Conclusions: The care of patients with chronic hypoparathyroidism involves physicians with very different practices, so guidelines should include and target not only endocrinologists. Full adherence to the guidelines is low in France.
Volha V Zhukouskaya, Anya Rothenbuhler, Annamaria Colao, Carolina Di Somma, Peter Kamenický, Séverine Trabado, Dominique Prié, Christelle Audrain, Anna Barosi, Christèle Kyheng, Anne-Sophie Lambert, and Agnès Linglart
X-linked hypophosphatemia (XLH) is a rare disease characterized by low phosphate levels. Scientific evidence points to a link between hypophosphatemia and obesity in general population. The aim of our longitudinal observational study was to investigate the prevalence of obesity and associated factors in a large cohort of children with XLH.
We studied 172 XLH-children 5–20 years of age (113 girls/59 boys). Anthropometric parameters (weight, height, and BMI) were collected at birth and during follow-up at mean ages of 5.3, 8.2, 11.3, and 15.9 years (groups 1, 2, 3, and 4, respectively). In each group, subjects were classified based on International Obesity Taskforce (IOTF) cut off values of BMI for age and sex as overweight or obese (IOTF 25–30 or ≥30 kg/m2, respectively).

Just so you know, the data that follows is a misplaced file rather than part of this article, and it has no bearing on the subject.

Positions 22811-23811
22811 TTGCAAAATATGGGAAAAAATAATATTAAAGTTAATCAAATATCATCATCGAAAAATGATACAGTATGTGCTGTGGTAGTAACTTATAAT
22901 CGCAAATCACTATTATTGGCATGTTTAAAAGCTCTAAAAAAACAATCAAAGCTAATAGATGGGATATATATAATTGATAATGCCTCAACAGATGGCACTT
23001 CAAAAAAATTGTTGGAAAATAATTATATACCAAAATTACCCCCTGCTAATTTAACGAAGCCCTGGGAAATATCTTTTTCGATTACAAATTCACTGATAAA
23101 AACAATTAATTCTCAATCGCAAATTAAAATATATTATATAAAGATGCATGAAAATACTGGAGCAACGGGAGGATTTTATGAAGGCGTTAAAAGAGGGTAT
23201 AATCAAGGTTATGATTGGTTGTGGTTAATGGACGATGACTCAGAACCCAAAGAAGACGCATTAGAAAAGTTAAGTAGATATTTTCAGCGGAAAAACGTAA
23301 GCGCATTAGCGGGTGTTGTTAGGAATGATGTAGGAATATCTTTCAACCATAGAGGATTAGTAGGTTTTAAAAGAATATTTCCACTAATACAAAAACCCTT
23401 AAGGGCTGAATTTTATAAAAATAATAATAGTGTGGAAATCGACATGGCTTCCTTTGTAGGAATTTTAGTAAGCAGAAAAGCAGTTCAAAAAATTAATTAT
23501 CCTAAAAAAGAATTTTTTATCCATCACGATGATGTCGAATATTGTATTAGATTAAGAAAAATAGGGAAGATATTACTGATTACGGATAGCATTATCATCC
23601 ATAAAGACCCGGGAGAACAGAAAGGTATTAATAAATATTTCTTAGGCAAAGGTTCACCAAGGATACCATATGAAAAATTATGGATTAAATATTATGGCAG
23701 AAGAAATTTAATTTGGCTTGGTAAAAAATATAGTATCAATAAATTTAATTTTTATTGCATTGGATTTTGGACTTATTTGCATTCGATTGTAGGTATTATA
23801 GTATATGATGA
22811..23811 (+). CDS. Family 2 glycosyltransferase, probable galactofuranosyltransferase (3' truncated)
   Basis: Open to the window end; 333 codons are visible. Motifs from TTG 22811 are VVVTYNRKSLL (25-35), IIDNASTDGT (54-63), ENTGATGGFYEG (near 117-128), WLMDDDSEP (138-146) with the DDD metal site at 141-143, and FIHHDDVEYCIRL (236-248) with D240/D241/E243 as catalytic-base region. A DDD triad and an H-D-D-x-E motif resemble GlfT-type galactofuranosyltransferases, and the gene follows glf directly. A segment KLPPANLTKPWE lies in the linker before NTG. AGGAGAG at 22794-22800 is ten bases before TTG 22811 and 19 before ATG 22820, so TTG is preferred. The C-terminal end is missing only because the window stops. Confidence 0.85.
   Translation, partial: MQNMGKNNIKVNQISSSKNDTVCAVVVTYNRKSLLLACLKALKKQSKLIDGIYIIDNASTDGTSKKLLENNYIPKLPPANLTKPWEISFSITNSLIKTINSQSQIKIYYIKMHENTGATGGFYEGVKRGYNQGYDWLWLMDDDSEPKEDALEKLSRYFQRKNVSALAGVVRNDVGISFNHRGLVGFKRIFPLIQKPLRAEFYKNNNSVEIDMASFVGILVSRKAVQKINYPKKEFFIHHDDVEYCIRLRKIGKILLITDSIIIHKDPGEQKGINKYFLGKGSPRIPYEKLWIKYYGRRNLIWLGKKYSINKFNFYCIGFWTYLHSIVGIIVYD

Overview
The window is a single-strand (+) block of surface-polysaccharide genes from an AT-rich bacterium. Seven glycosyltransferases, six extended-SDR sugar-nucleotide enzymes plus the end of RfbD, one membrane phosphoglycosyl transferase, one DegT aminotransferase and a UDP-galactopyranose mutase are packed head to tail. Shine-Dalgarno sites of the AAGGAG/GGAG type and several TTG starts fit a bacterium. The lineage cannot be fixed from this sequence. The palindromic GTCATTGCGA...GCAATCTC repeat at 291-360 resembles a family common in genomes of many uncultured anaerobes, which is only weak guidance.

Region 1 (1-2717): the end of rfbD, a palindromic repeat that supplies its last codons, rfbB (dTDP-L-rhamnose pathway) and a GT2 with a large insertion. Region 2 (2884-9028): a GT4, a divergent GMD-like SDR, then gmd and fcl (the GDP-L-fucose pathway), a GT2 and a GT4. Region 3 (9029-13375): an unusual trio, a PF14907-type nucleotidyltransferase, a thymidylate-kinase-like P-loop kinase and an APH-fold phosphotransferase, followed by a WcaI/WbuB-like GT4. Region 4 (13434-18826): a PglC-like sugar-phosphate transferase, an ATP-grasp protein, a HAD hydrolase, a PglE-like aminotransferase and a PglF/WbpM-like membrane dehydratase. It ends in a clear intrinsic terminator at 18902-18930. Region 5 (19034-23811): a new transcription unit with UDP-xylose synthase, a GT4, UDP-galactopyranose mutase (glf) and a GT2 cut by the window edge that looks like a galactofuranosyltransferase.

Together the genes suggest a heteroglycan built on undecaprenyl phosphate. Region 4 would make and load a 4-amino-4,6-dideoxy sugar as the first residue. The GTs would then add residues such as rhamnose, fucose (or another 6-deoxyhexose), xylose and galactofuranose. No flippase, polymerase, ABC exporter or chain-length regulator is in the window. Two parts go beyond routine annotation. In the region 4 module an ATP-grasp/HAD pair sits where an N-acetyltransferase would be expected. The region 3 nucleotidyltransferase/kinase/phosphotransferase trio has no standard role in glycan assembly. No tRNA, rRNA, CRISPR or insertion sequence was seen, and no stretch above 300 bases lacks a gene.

In each age-group, almost 1/3 of XLH-patients were classified as overweight or obese (29.4, 28.7, 27.5, and 36.7% in groups 1, 2, 3, and 4, respectively). Children without a XLH-family history had higher BMI-IOTF at every point of follow-up, compared to those with positive XLH-family history. Similarly, higher BMI-IOTF was significantly associated with treatment duration (23.3 ± 4.4 vs 23.8 ± 3.8 vs 25.2 ± 4.5 kg/m2, for subjects with treatment duration of <5, 5–10 and >10 years, respectively, P for trend = 0.025). Multiple regression analysis confirmed an association of treatment duration and lack of XLH-family history with higher BMI-IOTF.
One out of three of XLH-children have phenotypically unfavourable metabolic profile expressed as increased prevalence of overweight or obesity in comparison to general population. Both the lack of XLH family history and the duration of treatment increase the risk of higher BMI-IOTF. BMI should be carefully monitored in children, and later in adults, with XLH.